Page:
|Publication number||US5387334 A|
|Application number||US 07/997,130|
|Publication date||Feb 7, 1995|
|Filing date||Dec 28, 1992|
|Priority date||Feb 15, 1991|
|Also published as||CA2055742A1, DE69118509D1, DE69118509T2, EP0498991A2, EP0498991A3, EP0498991B1|
|Publication number||07997130, 997130, US 5387334 A, US 5387334A, US-A-5387334, US5387334 A, US5387334A|
|Inventors||Toshiaki Kuroda, Hiroyuki Inoue|
|Original Assignee||Toa Medical Electronics Co., Ltd.|
|Export Citation||BiBTeX, EndNote, RefMan|
|Patent Citations (21), Referenced by (9), Classifications (20), Legal Events (4)|
|External Links: USPTO, USPTO Assignment, Espacenet|
This is a continuation of co-pending application Ser. No. 07/791,018 filed on Nov. 13, 1991 and now abandoned.
The present invention relates to an apparatus for regulating liquid temperature (liquid thermostatic apparatus) used for keeping constant the reaction state of a sample by keeping constant the liquid temperature of the sample in a sample analyzing apparatus such as a blood analyzing apparatus.
In a sample analyzing apparatus, in order to always keep constant the progressive state of the reaction of the sample, the temperature of the liquid such as a reagent used in the reaction is kept constant by an apparatus for regulating liquid temperature. Such an apparatus for regulating liquid temperature comprises a main body having a space for passing or collecting therein liquid, a heat source such as a heater mounted on the main body, a sensor for detecting the temperature, and a temperature control circuit for operating the heat source as specified so as to keep the temperature of the main body constant according to the signal from the sensor. The reagent liquid contact with the main body inside, and heat is transmitted, so that the temperature may be kept constant.
Required conditions for the main body of such an apparatus for regulating liquid temperature are heat conductivity and chemical resistance. If the heat conductivity is poor, the liquid cannot be heated promptly, besides, the reagent contains acids and other chemicals, and it is important that the main body is not attacked by such reagent or does not degenerate the reagent.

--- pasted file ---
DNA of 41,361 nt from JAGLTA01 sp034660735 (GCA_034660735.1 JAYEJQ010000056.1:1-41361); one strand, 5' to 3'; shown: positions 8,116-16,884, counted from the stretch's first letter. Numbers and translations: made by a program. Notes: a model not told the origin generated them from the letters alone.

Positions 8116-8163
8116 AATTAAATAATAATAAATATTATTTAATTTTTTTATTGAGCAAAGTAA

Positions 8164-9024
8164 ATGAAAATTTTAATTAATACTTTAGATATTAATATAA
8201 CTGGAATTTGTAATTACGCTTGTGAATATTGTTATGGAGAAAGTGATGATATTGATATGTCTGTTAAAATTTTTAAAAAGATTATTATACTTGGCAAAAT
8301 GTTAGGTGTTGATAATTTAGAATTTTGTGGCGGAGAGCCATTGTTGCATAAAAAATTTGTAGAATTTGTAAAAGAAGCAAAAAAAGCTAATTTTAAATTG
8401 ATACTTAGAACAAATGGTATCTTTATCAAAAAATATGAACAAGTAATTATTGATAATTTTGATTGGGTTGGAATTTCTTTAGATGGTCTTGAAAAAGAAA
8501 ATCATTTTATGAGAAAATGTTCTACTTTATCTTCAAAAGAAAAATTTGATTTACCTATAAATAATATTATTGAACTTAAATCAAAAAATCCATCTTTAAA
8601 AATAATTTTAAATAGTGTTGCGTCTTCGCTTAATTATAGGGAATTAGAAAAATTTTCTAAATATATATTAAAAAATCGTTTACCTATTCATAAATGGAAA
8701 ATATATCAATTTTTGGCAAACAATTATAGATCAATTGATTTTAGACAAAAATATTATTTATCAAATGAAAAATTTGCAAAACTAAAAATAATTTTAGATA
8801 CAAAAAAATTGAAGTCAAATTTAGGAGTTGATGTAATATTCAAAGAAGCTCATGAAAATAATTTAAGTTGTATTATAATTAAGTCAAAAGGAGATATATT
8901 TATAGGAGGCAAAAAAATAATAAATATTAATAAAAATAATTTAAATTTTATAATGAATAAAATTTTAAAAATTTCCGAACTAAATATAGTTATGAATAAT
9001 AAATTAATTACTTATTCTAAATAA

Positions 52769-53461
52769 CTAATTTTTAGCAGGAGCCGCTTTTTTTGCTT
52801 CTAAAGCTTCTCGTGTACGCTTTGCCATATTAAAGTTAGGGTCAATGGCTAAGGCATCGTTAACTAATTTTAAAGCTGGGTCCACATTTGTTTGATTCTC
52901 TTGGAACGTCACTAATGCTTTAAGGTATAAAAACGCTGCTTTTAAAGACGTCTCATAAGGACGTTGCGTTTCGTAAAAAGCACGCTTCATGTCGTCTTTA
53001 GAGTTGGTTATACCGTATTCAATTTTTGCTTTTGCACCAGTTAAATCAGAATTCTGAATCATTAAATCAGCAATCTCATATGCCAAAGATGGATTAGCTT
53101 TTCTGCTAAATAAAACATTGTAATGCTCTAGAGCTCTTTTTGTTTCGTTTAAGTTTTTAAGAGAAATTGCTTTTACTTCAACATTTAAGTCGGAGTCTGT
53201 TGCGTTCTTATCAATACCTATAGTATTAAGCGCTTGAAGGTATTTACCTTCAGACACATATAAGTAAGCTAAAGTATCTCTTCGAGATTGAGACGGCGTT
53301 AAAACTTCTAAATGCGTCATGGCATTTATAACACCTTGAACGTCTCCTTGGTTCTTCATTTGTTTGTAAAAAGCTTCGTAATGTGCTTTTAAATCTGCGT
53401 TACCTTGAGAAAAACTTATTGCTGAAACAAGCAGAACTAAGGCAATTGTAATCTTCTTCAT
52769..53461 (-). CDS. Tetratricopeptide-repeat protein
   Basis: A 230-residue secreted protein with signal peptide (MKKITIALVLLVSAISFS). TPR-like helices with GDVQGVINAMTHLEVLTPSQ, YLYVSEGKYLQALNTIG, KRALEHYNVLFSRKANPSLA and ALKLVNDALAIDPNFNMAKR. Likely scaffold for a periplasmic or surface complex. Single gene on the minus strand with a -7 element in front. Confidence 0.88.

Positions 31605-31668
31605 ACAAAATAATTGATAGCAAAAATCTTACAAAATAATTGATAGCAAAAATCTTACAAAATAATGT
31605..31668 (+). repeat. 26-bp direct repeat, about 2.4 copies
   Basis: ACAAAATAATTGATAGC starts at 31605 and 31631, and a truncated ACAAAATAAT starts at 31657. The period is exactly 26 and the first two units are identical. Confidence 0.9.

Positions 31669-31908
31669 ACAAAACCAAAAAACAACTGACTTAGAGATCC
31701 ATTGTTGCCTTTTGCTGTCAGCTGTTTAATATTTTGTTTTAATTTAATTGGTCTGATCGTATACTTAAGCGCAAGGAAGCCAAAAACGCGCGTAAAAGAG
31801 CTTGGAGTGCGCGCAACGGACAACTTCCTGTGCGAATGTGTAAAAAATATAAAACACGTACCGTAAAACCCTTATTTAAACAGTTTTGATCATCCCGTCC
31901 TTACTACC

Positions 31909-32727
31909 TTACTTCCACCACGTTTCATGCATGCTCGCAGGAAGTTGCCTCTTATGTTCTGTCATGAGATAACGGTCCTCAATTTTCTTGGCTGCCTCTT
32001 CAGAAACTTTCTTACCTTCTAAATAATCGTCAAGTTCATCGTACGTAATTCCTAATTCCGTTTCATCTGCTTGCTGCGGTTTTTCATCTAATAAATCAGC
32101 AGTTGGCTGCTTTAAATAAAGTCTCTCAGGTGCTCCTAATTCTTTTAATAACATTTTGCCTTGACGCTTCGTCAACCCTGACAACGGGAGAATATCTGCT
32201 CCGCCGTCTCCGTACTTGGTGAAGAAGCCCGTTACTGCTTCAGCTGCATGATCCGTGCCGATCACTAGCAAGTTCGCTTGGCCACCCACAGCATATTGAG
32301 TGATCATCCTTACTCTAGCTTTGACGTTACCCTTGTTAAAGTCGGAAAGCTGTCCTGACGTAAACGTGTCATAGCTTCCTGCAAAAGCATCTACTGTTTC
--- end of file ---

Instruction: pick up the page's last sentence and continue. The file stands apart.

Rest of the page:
As the materials of the main body, (a) stainless steel and (b) Pesin-coated aluminum have been used, among others.
The stainless steel is excellent in chemical resistance, but is not so good in heat conductivity (about 1/10 that of aluminum).
On the other hand, aluminum has an excellent heat conductivity of 0.56 [cal/cm·sec·°C.] at 20° C., but is poor in chemical resistance, and it must be used by coating it with fluoroplastics or other resins excellent in chemical resistance in the area contacting with liquid. To prevent pinholes, however, the thickness of the coating must be increased. The resin is POOP in thermal conductivity, and when the coating becomes thick, an adiabatic effect is caused in the area, and the thermal conductivity becomes inferior between the main body and the liquid.
It is, therefore, a primary object of the invention to provide an apparatus for regulating liquid temperature which is excellent in both thermal efficiency and chemical resistance.
It is another object of the invention to provide an apparatus for regulating liquid temperature which is capable of improving the liquid control precision.
As a result of searching for materials suited for the apparatus for regulating liquid temperature in order to solve the above problems, it has been found that silicon carbide satisfies the conditions.
To achieve the above objects, in the apparatus for regulating liquid temperature, the material for transmitting heat to the liquid is made of ceramics mainly composed of silicon carbide.
That is, the invention presents an apparatus for regulating liquid temperature for keeping the liquid at a constant temperature by passing the liquid inside the apparatus main body controlled in temperature, wherein
the apparatus main body is made of ceramics mainly composed of silicon carbide.
Inside the main body made of ceramics, a passage for collecting or passing liquid is disposed. To communicate with the passage, a liquid inlet and outlet are provided. Outside the main body are installed a heat source for supplying heat to the main body or absorbing it therefrom, and temperature detecting means for sensing the main body temperature. The heat source and temperature detecting means are connected to a temperature control circuit.
The invention presents another apparatus for regulating liquid temperature made of ceramics mainly composed of silicon carbide, wherein the liquid inlet installed at one end of the passage for heating in the apparatus main body is shaped to open toward the passage inner wall.
The invention also presents another apparatus for regulating liquid temperature, wherein the liquid outlet disposed at the other end of the passage for heating is shaped to open widely at the front end of the upstream side.
According to the signal from the temperature detecting means, the temperature control circuit controls the heat generation output of the heat source to keep the main body at a specific temperature.